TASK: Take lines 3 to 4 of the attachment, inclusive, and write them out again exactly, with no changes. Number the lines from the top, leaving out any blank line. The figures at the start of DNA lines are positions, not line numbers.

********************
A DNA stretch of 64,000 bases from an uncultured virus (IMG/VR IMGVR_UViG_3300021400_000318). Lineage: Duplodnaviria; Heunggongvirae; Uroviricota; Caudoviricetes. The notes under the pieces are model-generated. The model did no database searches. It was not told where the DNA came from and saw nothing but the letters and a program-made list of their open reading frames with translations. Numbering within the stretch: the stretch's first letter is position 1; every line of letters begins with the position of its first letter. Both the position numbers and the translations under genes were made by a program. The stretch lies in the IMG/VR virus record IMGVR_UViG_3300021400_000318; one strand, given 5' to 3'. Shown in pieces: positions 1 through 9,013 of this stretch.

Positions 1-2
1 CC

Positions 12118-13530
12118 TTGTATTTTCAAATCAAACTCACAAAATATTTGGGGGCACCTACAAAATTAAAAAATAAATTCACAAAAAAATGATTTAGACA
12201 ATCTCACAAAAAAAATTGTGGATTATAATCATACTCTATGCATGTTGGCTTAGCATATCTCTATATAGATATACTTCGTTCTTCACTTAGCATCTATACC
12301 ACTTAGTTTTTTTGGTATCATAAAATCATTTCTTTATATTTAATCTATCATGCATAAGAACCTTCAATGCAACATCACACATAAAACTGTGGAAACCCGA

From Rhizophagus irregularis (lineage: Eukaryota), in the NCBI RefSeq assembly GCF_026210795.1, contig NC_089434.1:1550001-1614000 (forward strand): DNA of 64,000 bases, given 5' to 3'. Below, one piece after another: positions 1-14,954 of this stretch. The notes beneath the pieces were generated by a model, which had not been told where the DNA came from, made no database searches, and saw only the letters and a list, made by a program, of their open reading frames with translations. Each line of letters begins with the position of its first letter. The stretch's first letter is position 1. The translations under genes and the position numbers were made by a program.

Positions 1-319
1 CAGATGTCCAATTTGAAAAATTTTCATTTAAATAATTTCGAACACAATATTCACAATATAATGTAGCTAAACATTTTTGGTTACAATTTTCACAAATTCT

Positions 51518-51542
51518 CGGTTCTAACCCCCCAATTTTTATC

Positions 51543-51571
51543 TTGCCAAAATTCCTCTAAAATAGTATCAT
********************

1 CC

Positions 12118-13530